It turned out to be a nicer climb than t’other one in some ways. Longer, but more gradual, sort of stepped, with occasional steeper bits. Matt kept me company this time, which made things feel a little easier. Had he been with me up Solva I’d have been tempted to ask him for a helping hand, something I virtually never do or permit…now that he was with me, I found it easier not to need one. Perverse I know… And..then…climb done…or so I thought. Turns out there as another similar one shortly afterwards, after the left turn inland, which no-one seemed to have thought to mention…told you there were bound to be more than three climbs! Ouch!
Somewhere around here, where the 25 mile route was to split from the 40, the other female member of our party was struck down by the puncture fairy. We all pulled over in a convenient gateway, where a Tour marshal and his extremely cute small child happened to waiting, and various manly MAMILs helped get the job done, using a surprising number of different bike pumps. Meanwhile I enjoyed the chance for a break, out of the wind, to enjoy the sunshine and be glad we only had 10 miles or so left to go. Having said that, Peter’s routes have often proven to be somewhat longer than expected, so I was mentally aiming at it being more like 27 miles than 25, so as to not be annoyed if that happened! Praemonitus, praemunitus…or something like that anyway.
Time to head back then. Which involved looping us back round, down the much more enjoyable decent to Newgale from the other side, and more beach loveliness. It took a while to warm up again after the break, but retracing our steps back up that wiggly hill out of Newgale was bl**dy hard work, relentless, and seemed to go on for ever. It warmed me up though! Every time you thought you’d reached the top, you hadn’t, and the photographer, who’d been popping up en route all morning, was predictably sat half way up after one of the worst stretches to capture the moment for posterity. I may have smiled. Or gurned… Once again Matt kept me company, once again it hurt like f*ck, once again we both made it to the top eventually.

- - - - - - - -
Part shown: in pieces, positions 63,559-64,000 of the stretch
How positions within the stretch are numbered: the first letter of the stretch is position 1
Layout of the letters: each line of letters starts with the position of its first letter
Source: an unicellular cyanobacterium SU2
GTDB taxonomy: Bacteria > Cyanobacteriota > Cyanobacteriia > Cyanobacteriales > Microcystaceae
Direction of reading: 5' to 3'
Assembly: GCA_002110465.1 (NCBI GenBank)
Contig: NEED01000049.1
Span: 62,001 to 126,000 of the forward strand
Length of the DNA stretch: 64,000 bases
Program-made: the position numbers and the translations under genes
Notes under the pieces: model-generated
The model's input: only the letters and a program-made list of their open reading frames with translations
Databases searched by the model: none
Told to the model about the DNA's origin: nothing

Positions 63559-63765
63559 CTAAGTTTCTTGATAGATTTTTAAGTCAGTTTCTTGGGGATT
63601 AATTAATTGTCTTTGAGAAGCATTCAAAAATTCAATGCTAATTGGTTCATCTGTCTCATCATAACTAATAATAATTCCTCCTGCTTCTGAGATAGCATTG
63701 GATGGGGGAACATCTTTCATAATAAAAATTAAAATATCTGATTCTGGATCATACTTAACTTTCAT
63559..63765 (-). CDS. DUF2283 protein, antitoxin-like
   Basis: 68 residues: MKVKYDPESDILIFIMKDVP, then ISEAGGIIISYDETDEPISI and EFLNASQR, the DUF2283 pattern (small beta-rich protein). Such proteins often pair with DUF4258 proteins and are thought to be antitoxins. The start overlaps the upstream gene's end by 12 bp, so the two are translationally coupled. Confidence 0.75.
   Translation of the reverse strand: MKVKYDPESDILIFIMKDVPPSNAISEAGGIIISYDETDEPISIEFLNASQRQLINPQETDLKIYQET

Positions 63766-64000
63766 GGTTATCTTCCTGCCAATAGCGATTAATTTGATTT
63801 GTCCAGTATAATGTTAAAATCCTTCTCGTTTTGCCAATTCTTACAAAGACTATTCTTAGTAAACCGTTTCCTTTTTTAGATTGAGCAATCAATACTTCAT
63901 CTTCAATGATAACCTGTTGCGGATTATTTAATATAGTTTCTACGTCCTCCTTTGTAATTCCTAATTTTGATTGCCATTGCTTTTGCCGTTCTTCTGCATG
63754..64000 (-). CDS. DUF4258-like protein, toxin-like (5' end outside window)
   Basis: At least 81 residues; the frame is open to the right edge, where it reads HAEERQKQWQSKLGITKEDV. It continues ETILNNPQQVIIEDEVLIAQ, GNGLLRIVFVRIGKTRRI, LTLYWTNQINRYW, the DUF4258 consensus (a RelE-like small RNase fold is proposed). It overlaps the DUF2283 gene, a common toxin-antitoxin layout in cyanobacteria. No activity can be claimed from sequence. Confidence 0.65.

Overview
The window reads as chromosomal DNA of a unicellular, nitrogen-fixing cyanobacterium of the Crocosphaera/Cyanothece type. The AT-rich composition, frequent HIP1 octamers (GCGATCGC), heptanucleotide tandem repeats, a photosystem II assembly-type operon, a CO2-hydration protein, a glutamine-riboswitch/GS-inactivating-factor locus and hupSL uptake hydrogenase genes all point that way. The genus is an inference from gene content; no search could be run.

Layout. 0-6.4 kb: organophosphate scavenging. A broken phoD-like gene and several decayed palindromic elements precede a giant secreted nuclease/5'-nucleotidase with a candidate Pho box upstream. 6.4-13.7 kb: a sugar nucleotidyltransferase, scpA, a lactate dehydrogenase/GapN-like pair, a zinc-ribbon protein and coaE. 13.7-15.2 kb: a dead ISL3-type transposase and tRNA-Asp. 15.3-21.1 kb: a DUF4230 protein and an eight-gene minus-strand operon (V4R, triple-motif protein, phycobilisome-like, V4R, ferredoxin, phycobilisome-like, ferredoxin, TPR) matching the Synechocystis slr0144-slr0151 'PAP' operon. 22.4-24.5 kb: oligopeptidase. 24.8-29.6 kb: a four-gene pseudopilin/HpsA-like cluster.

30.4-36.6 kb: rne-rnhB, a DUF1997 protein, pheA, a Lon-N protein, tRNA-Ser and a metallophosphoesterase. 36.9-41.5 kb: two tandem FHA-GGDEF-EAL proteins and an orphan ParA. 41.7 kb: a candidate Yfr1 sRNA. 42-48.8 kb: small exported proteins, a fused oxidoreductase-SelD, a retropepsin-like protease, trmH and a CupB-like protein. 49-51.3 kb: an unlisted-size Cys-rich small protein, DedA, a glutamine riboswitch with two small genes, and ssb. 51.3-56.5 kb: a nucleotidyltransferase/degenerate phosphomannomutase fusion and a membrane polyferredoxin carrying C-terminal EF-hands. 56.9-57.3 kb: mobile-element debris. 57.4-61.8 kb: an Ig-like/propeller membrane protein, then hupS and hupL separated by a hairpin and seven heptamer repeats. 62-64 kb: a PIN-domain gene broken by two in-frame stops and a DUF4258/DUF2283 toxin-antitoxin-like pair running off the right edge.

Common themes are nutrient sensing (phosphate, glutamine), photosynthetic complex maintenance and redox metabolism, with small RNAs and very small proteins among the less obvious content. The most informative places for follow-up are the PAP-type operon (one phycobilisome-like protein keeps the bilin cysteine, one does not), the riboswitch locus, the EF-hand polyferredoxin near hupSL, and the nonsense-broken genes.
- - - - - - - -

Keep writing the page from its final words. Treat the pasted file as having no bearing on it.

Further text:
We regrouped, headed back along the main coast road for a bit, where we stretched, and regrouped as usual, and then checked the map and route ahead to make sure we weren’t going to get lost. One right turn later and we were on to virgin territory. Which did involve us getting a tad lost, or at least not entirely convinced we were in the right place and/or going in the right direction a couple of times. Maps and gadgets were consulted but, with only a few miles to go, it wasn’t too stressful an affair. I was pretty sure I could see Crug Glas in the distance anyway, which helped. Somewhere in amongst those wiggly lanes was a fair killer of a hill, which took the last of what little was left in my legs and then some. Except it can’t have been a hill because there were only three hills today right? Sure felt like a hill to me… By now I was definitely in “I need to go home” mode. Stick a fork in me and call me done. Too much ouchy on many fronts, but hey at least we were all still together, and I was warm enough, right? It was definitely a relief to find ourselves on the road back to Crug Glas, and a welcome surprise to discover, upon turning into the drive back up to the hotel, that the route had indeed been 25 miles or thereabouts! Result! The work part of the Prologue was over and we’d suffered but survived. That’ll do me 🙂
Right then. Time to park the bikes up outside the hotel and, with a little time to spare, head inside, have a shower, and freshen up. The faster/longer groups probably weren’t far behind us to be honest, race snakes one and all, but luckily lunch was set for a fixed time, not for when everyone was back! Here’s the photo that a nice lady took of us, to prove that we survived.
Being off the bike, my body and soul stopped having to hold it together, and lost it fairly monumentally. I thought it hurt on the bike but holy crap, did it ever hurt now! Unbelievable sort of mind-numbing amounts of pain… Luckily I carry a fair arsenal of analgesia, but it took me quite a while to get on top of it, get it together, have a shower, and put on civvies. Which, as I said before, made me feel rather better about not having been on the bike for quite a while – because this is how it feels when I do, so I’ve not been being lazy, I’ve been being sensible, so there! Still… Ho hum, hopefully I’ll get back to it eventually. Put me back on my bike!